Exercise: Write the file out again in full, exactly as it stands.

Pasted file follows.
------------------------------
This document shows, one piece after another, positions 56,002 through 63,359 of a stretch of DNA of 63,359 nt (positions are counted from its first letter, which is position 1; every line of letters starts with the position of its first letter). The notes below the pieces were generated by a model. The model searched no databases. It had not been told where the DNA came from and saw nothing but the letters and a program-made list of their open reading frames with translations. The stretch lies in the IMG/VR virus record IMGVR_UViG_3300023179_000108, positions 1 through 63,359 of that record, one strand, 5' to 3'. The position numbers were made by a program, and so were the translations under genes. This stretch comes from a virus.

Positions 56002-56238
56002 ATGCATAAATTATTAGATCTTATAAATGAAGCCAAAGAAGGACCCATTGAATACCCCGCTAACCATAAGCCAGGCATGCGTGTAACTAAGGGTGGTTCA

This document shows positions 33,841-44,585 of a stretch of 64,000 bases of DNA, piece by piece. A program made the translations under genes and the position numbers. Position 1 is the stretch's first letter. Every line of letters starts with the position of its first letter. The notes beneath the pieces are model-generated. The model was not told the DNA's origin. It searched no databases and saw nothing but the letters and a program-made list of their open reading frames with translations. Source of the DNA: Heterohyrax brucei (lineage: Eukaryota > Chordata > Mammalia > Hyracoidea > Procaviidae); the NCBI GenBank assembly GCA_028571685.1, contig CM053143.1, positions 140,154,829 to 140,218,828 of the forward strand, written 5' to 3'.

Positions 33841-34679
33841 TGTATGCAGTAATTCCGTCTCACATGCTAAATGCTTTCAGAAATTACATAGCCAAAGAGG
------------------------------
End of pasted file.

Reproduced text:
This document shows, one piece after another, positions 56,002 through 63,359 of a stretch of DNA of 63,359 nt (positions are counted from its first letter, which is position 1; every line of letters starts with the position of its first letter). The notes below the pieces were generated by a model. The model searched no databases. It had not been told where the DNA came from and saw nothing but the letters and a program-made list of their open reading frames with translations. The stretch lies in the IMG/VR virus record IMGVR_UViG_3300023179_000108, positions 1 through 63,359 of that record, one strand, 5' to 3'. The position numbers were made by a program, and so were the translations under genes. This stretch comes from a virus.

Positions 56002-56238
56002 ATGCATAAATTATTAGATCTTATAAATGAAGCCAAAGAAGGACCCATTGAATACCCCGCTAACCATAAGCCAGGCATGCGTGTAACTAAGGGTGGTTCA

This document shows positions 33,841-44,585 of a stretch of 64,000 bases of DNA, piece by piece. A program made the translations under genes and the position numbers. Position 1 is the stretch's first letter. Every line of letters starts with the position of its first letter. The notes beneath the pieces are model-generated. The model was not told the DNA's origin. It searched no databases and saw nothing but the letters and a program-made list of their open reading frames with translations. Source of the DNA: Heterohyrax brucei (lineage: Eukaryota > Chordata > Mammalia > Hyracoidea > Procaviidae); the NCBI GenBank assembly GCA_028571685.1, contig CM053143.1, positions 140,154,829 to 140,218,828 of the forward strand, written 5' to 3'.

Positions 33841-34679
33841 TGTATGCAGTAATTCCGTCTCACATGCTAAATGCTTTCAGAAATTACATAGCCAAAGAGG